The Hazards of Travel
Public health authorities consider the health hazards and risks in a community, including but not limited to injuries and transmissible diseases. The hazard of transmissible diseases exists all over the world, but the risk of being affected with a specific disease depends on whether the disease is endemic, an isolated outbreak, an epidemic or a pandemic. Authorities such as the CDC provide epidemiologic outlooks for specific geographic regions.
- Travelers are exposed to other hazards, including traffic, activity-related injuries, environmental exposure, and limited access to healthcare.
- Divers should consider availability of emergency services at their destinations, including recompression chambers that treat divers.
- Read the U.S. Department of State’s COVID-19 page and the CDC’s Travel and COVID-19 page before you plan any international travel.
Dive Locations and Safety Requirements
Do your homework before you depart to limit potential issues at your destination.
Local Health and Safety Requirements
Whether you are traveling domestically or abroad, do your research before you go. Check local health and safety requirements, travel restrictions, quarantines, recommended vaccinations and tests, etc.
Also identify and evaluate emergency medical care and hospitalization capabilities at your destination, particularly if you have a pre-existing medical condition.
- Determine the status of COVID-19 infection in the area, considering whether the spread of the disease is stable, increasing or decreasing. Find out if any quarantine requirements are in place.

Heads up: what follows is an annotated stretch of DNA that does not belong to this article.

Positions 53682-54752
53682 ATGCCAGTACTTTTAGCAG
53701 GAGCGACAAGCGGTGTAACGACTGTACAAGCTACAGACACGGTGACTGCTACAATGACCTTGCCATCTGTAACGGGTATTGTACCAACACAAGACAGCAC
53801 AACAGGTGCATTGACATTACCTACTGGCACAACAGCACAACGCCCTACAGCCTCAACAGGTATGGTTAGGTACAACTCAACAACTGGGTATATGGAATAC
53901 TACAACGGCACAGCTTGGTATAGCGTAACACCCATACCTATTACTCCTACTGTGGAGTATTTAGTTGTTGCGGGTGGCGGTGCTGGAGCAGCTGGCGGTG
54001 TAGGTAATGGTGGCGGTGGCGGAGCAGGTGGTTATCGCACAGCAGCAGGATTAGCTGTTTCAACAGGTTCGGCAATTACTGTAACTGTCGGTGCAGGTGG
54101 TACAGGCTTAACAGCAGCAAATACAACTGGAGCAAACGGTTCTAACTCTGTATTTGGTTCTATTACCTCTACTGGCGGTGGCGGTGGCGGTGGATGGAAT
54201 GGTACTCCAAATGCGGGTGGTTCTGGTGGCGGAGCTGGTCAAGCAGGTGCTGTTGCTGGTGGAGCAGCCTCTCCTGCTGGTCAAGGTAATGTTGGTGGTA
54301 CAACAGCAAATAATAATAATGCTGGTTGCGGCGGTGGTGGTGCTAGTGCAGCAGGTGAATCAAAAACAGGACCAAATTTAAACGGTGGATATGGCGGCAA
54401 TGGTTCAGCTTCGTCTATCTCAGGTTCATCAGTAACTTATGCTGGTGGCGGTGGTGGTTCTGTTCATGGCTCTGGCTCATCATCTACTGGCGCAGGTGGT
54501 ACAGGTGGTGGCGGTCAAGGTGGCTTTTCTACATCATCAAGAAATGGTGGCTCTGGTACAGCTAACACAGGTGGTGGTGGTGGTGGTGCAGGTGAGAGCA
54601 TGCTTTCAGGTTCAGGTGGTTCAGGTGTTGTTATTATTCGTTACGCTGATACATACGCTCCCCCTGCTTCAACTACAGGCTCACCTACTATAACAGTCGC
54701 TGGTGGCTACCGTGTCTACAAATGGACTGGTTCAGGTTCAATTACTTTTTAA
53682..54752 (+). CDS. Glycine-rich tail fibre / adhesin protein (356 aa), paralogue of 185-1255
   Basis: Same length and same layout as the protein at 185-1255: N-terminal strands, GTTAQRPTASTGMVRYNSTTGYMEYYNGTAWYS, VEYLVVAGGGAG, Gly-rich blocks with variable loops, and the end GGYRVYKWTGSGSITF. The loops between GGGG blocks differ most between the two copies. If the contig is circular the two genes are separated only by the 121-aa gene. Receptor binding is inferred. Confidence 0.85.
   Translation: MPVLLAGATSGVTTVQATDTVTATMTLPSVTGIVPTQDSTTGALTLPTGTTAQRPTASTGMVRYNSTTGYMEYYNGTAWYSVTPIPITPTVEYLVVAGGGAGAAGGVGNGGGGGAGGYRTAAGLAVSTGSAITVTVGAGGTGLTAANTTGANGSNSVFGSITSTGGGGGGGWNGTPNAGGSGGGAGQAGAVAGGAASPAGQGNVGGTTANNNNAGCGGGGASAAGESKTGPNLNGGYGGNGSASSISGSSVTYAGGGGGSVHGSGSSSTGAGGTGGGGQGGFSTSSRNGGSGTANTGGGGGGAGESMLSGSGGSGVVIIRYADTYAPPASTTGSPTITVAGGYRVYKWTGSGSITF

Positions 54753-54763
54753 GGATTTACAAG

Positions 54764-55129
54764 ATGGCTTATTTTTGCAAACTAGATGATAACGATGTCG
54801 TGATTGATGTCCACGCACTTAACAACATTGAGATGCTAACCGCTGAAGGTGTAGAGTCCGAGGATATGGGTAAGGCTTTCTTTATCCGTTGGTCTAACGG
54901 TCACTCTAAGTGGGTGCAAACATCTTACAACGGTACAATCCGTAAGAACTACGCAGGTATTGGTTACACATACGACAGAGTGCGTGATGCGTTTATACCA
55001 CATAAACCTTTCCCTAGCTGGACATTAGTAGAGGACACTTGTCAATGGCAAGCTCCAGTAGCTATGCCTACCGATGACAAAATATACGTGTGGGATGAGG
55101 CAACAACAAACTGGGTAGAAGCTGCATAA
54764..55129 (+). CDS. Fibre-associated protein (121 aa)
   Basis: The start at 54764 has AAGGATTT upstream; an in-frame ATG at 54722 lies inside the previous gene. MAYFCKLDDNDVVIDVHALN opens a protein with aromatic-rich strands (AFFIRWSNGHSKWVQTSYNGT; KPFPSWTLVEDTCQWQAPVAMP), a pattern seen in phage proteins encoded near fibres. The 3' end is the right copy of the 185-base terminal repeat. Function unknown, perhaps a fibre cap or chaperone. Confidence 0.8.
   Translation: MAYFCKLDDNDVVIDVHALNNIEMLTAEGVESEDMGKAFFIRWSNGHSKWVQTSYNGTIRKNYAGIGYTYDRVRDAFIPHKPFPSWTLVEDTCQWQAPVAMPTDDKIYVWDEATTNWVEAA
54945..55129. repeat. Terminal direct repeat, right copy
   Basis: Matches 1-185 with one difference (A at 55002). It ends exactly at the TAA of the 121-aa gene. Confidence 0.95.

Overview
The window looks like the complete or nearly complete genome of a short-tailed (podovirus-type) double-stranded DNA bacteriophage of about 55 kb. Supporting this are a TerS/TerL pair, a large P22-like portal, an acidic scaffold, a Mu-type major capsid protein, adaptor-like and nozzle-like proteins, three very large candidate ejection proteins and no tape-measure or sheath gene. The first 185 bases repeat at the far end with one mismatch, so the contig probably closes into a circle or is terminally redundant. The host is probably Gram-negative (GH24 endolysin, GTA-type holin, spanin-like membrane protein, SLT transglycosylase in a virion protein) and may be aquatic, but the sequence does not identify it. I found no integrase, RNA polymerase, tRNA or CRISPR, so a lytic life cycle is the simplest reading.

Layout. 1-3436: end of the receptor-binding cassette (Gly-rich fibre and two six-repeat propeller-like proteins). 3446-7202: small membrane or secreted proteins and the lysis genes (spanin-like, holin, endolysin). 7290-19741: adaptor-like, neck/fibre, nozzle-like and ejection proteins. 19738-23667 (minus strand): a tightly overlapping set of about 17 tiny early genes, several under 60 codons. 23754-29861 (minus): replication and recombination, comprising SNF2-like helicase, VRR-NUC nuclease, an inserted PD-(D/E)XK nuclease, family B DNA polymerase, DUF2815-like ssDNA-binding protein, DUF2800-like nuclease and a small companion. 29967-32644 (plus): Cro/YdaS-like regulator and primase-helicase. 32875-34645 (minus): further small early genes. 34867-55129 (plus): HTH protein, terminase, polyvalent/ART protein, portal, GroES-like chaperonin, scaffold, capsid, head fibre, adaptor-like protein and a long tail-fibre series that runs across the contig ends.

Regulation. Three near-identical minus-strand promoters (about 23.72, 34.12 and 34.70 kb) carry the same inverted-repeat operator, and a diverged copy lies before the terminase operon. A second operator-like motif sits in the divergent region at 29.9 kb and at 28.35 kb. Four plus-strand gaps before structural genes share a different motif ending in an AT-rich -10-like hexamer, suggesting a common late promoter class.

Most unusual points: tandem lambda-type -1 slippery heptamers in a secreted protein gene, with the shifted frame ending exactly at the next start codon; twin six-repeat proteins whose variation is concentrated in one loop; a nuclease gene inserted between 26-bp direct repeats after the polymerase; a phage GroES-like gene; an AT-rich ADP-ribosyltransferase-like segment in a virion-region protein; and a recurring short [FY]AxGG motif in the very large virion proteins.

- Learn what documentation is required for entry. Some places may require proof of COVID-19 vaccination, for instance.
- Research the availability and cost of health care services in the area. It is generally good practice to prepare for eventualities, especially when you are headed to remote locations with limited medical services.
Local Dive Operators
Learn what steps dive operations are taking to make diving safe and enjoyable while protecting your health. They should be able to provide you with enough information to allow you to make good, informed decisions.
- Ask about refresher course offerings.
- Inquire about safety protocols, emergency action planning and emergency training.
- Learn about the type of diving in the area and the level of fitness required.
Additional Travel Safety Resources
Dive Operations and COVID-19: Prepping for Return FAQs
These FAQs are addressed to dive operators but can be used by divers to assess whether their dive operators are adhering to safety guidelines.
Public Safety Announcement: When Should I Call My Doctor?
If you start feeling ill soon after a dive, it is likely related to diving, but other, life-threatening conditions
may occur coincidentally. While seeking medical evaluation, you should receive first aid surface oxygen.
Dive Accident Insurance Versus Travel Insurance: Do You Need Both?
Travelers often purchase travel insurance that has some level of protection against
unexpected costs arising from flight delays, trip cancellation or damage to a rental car.
Medical Emergencies Abroad
Divers have the unique opportunity to explore remote areas of our ocean planet. Unfortunately,
a dive trip can quickly turn into a misadventure with expensive consequences.
DAN Customer Service
Phone: +61-3-9886 9166
Monday-Friday 9 a.m.-9 p.m. AEST
Latina America & Caribbean
Phone: +1-202-470-0929 (English)
Phone: +52-55-8421-9866 (Spanish)
24/7 Emergency Hotline
+1 (919) 684-9111
1800 088 200
+62 21 5085-8719
DAN medics are available 24 / 7 / 365
International collect calls are accepted
Medical Information Line
Get answers to your non-emergency related, health and diving questions.
Monday–Friday, 8:30 a.m.–5 p.m. ET
+1 (919) 684-2948, Option 4
Online: Ask A Medic
Allow 24-48 hours for a response.